I was always a dancer. No, not that kind of dancer. Not up on my toes. Not floating through the air. Not even high-kicking it back in the chorus line. I was a Dead dancer. You may have seen the bumper sticker here and there: "Work like you don't need the money, Dance like nobody's watching, Love like you've never been hurt." That second one - that's what I loved about Dead shows. Everybody danced like nobody was watching. So did I.
For more than 20 years, the Grateful Dead gave me a place where I could close my eyes and move where the music took me. Where I could trace the line carved by Jerry's guitar with my hands, drawing pictures of the music in the air. Where my fingers ran trills on ghost keys with Keith, Brent, Vince. Where my body took in Bobby's rhythms and Phil's bass chords, giving them a shape of my own. Where my feet drummed with the beat suggested by Mickey and Billy. And all around me, whenever I opened my eyes, everyone else was making the music their own, just as I was. I loved it.
It's been fashionable by some - too many - to make fun of Dead dancers. Of all those overweight guys in tie dye "dancing the wiggle dance," as Mark Weingarten put it. Weingarten claimed to be a fan, but I'm not convinced he was a dancer. Where else on earth could those overweight guys in tie dye dance like nobody was watching? In the early days, where else could a girl dance without a partner? Where else could she dance her own dance?
Here's the thing. I can't dance anymore. The music doesn't move me like it once did. My feet, which once could not help but move, remain still. My toes have forgotten to tap. My hands no longer trace pictures in the air. My fingers are too stiff to play air arpeggios. My body feels heavy, earthbound. It has acquired a sessile quality.
This past week, the remnants of my once marvelous musical mystery show came to my town, and I didn't go. I can't remember how many people called, assuming I was going. Making my excuses, I felt like someone turning down a date with a guy I didn't really like all that much. I didn't want to tell people that I just didn't want to go. That it wasn't the same. That I wasn't the same. But it isn't and I'm not.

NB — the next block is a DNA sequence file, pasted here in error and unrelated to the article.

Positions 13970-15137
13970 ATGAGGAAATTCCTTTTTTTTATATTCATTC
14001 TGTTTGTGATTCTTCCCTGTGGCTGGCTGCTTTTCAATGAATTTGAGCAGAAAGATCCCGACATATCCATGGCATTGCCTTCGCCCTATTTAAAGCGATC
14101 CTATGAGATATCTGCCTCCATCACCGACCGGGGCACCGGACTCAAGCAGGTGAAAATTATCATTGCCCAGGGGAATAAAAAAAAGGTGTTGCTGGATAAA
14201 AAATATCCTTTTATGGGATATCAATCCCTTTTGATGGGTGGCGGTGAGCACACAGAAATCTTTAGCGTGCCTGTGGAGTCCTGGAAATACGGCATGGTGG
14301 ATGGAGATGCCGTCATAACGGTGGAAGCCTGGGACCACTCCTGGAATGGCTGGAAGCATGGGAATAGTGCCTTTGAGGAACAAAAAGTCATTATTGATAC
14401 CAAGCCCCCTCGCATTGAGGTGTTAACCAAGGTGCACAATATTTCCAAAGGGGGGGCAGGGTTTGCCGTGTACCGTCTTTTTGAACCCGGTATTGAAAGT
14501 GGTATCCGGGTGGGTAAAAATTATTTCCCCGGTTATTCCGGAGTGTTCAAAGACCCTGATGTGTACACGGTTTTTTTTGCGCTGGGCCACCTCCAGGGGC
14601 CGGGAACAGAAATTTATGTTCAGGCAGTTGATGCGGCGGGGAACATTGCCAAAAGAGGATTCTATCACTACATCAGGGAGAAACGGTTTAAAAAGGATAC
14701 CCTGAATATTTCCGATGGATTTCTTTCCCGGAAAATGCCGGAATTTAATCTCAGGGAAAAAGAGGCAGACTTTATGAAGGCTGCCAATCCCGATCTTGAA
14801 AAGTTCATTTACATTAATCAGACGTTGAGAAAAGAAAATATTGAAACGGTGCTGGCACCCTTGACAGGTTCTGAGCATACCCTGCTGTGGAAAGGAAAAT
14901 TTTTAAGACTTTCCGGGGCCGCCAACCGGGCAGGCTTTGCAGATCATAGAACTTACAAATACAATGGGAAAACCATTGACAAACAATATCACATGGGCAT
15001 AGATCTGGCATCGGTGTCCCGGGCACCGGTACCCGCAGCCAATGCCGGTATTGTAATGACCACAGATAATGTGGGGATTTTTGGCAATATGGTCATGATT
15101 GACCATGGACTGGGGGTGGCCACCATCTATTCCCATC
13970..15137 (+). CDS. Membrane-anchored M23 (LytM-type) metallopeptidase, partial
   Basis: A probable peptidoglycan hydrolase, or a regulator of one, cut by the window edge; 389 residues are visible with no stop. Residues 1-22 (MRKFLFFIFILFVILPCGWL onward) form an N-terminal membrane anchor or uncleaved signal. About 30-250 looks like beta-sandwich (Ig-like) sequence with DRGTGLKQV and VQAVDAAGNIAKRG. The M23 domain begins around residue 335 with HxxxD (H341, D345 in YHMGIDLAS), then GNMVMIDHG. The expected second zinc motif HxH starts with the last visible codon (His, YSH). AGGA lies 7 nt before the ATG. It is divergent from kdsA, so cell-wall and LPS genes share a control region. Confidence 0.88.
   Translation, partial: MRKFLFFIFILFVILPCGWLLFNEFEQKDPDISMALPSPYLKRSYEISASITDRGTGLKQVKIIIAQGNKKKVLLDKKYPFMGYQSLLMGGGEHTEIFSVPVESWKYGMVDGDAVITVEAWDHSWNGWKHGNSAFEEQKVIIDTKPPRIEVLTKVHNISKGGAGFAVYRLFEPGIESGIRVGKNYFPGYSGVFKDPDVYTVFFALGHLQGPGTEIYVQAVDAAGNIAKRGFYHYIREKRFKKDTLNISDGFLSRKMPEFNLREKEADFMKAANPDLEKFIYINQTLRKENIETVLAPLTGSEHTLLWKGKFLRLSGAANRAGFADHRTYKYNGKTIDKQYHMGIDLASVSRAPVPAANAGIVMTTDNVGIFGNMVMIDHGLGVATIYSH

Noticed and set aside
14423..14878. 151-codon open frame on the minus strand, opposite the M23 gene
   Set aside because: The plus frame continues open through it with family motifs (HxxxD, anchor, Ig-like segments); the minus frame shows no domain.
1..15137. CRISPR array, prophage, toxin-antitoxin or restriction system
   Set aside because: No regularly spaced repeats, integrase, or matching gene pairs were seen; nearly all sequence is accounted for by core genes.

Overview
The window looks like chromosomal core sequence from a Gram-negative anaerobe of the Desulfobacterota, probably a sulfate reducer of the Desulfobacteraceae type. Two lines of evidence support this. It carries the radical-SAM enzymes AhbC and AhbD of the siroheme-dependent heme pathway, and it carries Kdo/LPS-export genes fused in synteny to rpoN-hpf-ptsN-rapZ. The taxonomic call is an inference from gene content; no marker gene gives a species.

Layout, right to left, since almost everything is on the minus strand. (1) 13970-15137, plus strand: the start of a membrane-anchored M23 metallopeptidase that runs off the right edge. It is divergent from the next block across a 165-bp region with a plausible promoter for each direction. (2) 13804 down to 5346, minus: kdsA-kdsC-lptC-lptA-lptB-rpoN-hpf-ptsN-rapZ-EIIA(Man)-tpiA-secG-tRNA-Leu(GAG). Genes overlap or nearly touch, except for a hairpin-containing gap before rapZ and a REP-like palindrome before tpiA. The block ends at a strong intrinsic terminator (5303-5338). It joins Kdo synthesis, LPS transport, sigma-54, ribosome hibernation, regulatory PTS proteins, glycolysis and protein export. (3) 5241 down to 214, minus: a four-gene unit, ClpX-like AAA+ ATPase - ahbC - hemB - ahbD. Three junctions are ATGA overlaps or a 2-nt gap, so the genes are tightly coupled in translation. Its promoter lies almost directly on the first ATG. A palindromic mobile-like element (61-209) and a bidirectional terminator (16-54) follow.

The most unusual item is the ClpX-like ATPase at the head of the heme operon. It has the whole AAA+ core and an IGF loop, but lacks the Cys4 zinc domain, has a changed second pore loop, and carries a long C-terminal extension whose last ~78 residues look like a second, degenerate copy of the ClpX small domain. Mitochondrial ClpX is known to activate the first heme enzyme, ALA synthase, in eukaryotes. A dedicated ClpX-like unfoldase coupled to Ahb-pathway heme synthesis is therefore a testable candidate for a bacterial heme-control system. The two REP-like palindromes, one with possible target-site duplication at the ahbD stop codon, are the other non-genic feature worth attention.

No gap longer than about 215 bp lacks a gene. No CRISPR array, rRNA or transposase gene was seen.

But music is still, thank heaven, something I love, and I've found someplace else to love it, another music in which to sink my soul. Next Saturday will be the first Live From the Met performance of the season, and I will be in a cozy theatre seat for Eugene Onegin. I've never seen it before. I've never heard it before. Opera is all very new to me. In some ways, my first Live From the Met experience a few years ago was very similar to my "on the bus show" of the Grateful Dead. I didn't dance. I just sat, comfortably, entranced. I don't remember breathing.
We used to say, of a Dead show, "We all got the munchies and we all got fed."
It was true. I'm lucky. I was there for all of that. And now I've found something else that feeds that need. I might not be dancing on the outside, but inside I'm still drawing pictures and silently mouthing arpeggios. Somewhere inside, I'm still on a dusty dancing ground, giving my own shape to the music.